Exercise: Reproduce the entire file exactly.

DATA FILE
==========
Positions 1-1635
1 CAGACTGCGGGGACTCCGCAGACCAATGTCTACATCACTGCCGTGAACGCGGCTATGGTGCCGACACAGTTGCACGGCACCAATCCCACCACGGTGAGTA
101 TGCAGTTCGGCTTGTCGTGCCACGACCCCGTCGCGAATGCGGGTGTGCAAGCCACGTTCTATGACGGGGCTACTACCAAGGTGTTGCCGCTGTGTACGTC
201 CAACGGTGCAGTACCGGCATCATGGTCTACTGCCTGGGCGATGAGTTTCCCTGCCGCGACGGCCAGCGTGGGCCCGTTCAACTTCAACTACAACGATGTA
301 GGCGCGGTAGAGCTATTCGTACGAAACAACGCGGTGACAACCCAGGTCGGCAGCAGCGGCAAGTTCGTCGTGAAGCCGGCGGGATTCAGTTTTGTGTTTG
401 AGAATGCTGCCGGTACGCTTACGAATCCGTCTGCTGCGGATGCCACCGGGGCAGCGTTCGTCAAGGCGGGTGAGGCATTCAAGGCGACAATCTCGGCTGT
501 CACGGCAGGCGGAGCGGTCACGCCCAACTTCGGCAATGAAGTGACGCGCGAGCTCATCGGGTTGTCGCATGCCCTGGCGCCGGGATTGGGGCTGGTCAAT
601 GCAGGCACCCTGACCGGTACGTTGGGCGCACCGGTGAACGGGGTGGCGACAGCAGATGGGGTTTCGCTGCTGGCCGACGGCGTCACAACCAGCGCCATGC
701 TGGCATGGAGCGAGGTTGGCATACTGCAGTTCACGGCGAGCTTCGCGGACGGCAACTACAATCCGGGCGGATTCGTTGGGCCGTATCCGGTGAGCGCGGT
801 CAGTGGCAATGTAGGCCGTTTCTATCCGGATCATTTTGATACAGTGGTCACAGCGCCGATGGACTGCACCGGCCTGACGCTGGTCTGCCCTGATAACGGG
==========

Positions 1-1635
1 CAGACTGCGGGGACTCCGCAGACCAATGTCTACATCACTGCCGTGAACGCGGCTATGGTGCCGACACAGTTGCACGGCACCAATCCCACCACGGTGAGTA
101 TGCAGTTCGGCTTGTCGTGCCACGACCCCGTCGCGAATGCGGGTGTGCAAGCCACGTTCTATGACGGGGCTACTACCAAGGTGTTGCCGCTGTGTACGTC
201 CAACGGTGCAGTACCGGCATCATGGTCTACTGCCTGGGCGATGAGTTTCCCTGCCGCGACGGCCAGCGTGGGCCCGTTCAACTTCAACTACAACGATGTA
301 GGCGCGGTAGAGCTATTCGTACGAAACAACGCGGTGACAACCCAGGTCGGCAGCAGCGGCAAGTTCGTCGTGAAGCCGGCGGGATTCAGTTTTGTGTTTG
401 AGAATGCTGCCGGTACGCTTACGAATCCGTCTGCTGCGGATGCCACCGGGGCAGCGTTCGTCAAGGCGGGTGAGGCATTCAAGGCGACAATCTCGGCTGT
501 CACGGCAGGCGGAGCGGTCACGCCCAACTTCGGCAATGAAGTGACGCGCGAGCTCATCGGGTTGTCGCATGCCCTGGCGCCGGGATTGGGGCTGGTCAAT
601 GCAGGCACCCTGACCGGTACGTTGGGCGCACCGGTGAACGGGGTGGCGACAGCAGATGGGGTTTCGCTGCTGGCCGACGGCGTCACAACCAGCGCCATGC
701 TGGCATGGAGCGAGGTTGGCATACTGCAGTTCACGGCGAGCTTCGCGGACGGCAACTACAATCCGGGCGGATTCGTTGGGCCGTATCCGGTGAGCGCGGT
801 CAGTGGCAATGTAGGCCGTTTCTATCCGGATCATTTTGATACAGTGGTCACAGCGCCGATGGACTGCACCGGCCTGACGCTGGTCTGCCCTGATAACGGG